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Fung writes: "The Obama administration has charged at least seven individuals with violations of the Espionage Act, but so far none of those cases have been ruled on by a judge or jury. The military trial against WikiLeaks source Bradley Manning could therefore set an important precedent about the legal treatment of leakers."

Bradley Manning is escorted from the courtroom.  (photo: Scott Galindez/RSN)
Bradley Manning is escorted from the courtroom. (photo: Scott Galindez/RSN)


Why Bradley Manning's Court-Martial Matters for Civilians

By Brian Fung, The Washington Post

27 July 13

 

RSN Special Coverage: Trial of Bradley Manning

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an a government employee be convicted of espionage for leaking classified information to the media? The Obama administration has charged at least seven individuals with violations of the Espionage Act, but so far none of those cases have been ruled on by a judge or jury. The military trial against WikiLeaks source Bradley Manning could therefore set an important precedent about the legal treatment of leakers.

"No Espionage Act charge brought by this administration in connection with media leaks has ever been resolved on its merits by a judge or jury," said Elizabeth Goitein, the top national security lawyer at New York University's Brennan Center for Justice.

The 25-year-old is the fifth person to be charged by the Obama administration under the Espionage Act, a 96-year-old statute. It's this law that President Obama's been using to accuse civilian leakers of betraying the state. But while it's been used many times before in complaints, none of these cases have reached the legal merits.

That's because previous trials involving the Act have always been resolved in other ways. For example, in the case of Thomas Drake, who leaked information about NSA spending, the government's case fell apart. Some leakers have gone to jail, but that has been the result of plea bargains, not a conviction by a judge or jury. For example, espionage charges against John Kiriakou, the CIA employee who leaked details of the agency's waterboarding practices, were dropped after he agreed to plead guilty to violating the Intelligence Identities Protection Act.

It's unlikely Manning would be altogether acquitted of his espionage charges, since he already pleaded guilty to a watered-down version of them earlier this year. (This process, known as pleading guilty by exceptions and substitutions, means Manning acknowledged some responsibility without directly answering the specific charges brought against him by the government.) If it did happen, however, it would be a major blow to the White House, which has already invoked the Espionage Act twice since Manning.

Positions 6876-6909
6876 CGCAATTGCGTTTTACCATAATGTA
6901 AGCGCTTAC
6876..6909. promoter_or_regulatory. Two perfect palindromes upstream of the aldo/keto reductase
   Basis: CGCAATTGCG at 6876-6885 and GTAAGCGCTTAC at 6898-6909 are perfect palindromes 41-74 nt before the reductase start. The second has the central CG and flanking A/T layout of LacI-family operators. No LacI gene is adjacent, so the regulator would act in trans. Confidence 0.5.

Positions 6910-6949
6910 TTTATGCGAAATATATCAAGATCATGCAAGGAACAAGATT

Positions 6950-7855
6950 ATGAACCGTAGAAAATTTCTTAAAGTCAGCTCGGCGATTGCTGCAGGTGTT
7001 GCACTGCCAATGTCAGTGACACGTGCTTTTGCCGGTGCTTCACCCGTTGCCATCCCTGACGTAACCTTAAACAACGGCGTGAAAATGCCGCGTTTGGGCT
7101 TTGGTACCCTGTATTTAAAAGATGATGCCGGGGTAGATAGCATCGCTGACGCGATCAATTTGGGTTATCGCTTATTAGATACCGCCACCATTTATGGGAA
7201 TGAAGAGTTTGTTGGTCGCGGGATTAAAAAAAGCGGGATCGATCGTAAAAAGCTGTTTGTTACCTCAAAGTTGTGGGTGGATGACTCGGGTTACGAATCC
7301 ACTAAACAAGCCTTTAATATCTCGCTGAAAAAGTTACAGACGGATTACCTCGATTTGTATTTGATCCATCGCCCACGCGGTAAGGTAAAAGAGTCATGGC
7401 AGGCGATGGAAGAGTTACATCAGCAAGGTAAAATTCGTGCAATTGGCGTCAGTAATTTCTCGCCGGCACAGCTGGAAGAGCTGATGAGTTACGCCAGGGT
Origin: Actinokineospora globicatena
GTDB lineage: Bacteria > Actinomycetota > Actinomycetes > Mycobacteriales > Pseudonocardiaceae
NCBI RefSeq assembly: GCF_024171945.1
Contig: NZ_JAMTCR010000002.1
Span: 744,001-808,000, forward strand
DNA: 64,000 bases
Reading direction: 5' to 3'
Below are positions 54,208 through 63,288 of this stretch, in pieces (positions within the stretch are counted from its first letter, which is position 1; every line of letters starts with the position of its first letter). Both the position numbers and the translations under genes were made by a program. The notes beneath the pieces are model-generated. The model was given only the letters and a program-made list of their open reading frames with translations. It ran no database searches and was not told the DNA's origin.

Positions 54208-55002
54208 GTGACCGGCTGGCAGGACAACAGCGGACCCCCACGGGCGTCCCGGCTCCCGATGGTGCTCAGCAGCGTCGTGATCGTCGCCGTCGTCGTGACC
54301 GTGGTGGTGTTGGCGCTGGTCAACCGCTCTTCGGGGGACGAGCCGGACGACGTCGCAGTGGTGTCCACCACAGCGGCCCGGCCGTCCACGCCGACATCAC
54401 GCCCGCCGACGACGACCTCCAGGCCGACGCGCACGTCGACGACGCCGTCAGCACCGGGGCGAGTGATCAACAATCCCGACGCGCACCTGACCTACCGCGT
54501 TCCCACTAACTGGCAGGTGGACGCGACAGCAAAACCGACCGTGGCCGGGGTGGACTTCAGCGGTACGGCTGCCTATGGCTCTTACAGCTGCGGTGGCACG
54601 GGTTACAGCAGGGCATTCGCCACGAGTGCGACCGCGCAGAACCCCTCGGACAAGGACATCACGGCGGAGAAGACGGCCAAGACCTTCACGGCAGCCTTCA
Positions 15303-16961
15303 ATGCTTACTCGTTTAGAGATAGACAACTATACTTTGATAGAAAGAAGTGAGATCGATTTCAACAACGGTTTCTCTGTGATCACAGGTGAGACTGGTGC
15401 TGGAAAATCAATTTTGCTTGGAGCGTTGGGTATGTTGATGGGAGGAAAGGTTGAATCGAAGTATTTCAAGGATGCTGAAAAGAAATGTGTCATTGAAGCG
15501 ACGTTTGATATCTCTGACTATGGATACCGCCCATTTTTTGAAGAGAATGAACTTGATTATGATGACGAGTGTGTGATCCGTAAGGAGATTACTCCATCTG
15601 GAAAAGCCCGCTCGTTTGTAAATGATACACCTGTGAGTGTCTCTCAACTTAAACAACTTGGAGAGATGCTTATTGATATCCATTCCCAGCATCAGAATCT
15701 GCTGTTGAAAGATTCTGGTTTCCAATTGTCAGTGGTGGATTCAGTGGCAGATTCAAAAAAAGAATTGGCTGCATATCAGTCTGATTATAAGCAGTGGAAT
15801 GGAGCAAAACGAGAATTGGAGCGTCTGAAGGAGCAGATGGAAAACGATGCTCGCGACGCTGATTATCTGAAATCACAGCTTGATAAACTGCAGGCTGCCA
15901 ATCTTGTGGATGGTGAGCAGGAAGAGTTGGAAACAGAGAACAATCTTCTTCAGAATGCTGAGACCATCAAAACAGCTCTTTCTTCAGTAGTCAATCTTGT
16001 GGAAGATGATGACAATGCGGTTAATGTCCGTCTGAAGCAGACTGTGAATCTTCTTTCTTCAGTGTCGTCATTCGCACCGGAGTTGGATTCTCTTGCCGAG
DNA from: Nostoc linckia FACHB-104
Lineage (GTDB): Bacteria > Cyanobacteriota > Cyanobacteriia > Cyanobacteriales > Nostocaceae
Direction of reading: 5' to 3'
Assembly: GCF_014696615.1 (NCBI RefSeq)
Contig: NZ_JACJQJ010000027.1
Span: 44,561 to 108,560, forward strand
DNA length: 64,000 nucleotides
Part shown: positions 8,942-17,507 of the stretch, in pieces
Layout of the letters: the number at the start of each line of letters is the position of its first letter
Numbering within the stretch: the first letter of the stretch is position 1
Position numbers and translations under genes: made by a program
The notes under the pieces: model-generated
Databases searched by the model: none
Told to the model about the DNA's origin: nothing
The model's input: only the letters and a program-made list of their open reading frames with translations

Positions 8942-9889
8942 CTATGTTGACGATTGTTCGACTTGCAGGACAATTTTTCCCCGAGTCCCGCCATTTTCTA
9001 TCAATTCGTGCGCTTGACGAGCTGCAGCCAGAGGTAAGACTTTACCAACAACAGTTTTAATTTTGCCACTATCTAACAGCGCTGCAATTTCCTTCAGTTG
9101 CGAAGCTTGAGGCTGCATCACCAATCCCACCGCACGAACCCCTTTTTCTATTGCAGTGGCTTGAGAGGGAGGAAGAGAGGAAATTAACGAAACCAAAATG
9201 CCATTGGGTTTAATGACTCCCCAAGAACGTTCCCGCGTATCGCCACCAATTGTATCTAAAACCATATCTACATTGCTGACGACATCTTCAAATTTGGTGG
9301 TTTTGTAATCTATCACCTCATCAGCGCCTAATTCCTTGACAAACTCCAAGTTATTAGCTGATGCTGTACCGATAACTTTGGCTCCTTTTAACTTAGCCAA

The more serious allegation - aiding the enemy - is something that's unique to military law. The presiding judge, Col. Denise Lind, enraged Manning's supporters when she refused to throw out the charge. But, she said, keeping the charge alive didn't necessarily mean Manning would be convicted. Even if he is convicted of aiding the enemy, the fact that it's a charge under military law means the Justice Department wouldn't be able to apply the same law to civilian government workers who are considering becoming leakers themselves.

While there's no direct analogue to the "aiding the enemy" charge in civilian law, the Espionage Act does contain roughly similar language. The main difference is that the Espionage Act (under 18 USC 794) sets a slightly higher standard for evidence. Prosecutors have to prove that a suspect gave away national security information with the "intent or reason to believe" that doing so would harm the United States. Under the UCMJ, all the prosecutors have to prove that Manning "knowingly" gave information to "the enemy."

All that is to say that if Manning escapes conviction under this charge, convicting future civilian leakers could become that much harder. At the same time, an opposite finding by the presiding judge would make the administration's job easier.

"The hurdle [for 18 USC 794] is a little bit tougher," said Goitein. "But if the judge were to rule that evidence sufficient to convict ... it would not be unreasonable to concerned about the implications for how this part of the Espionage Act" might be used.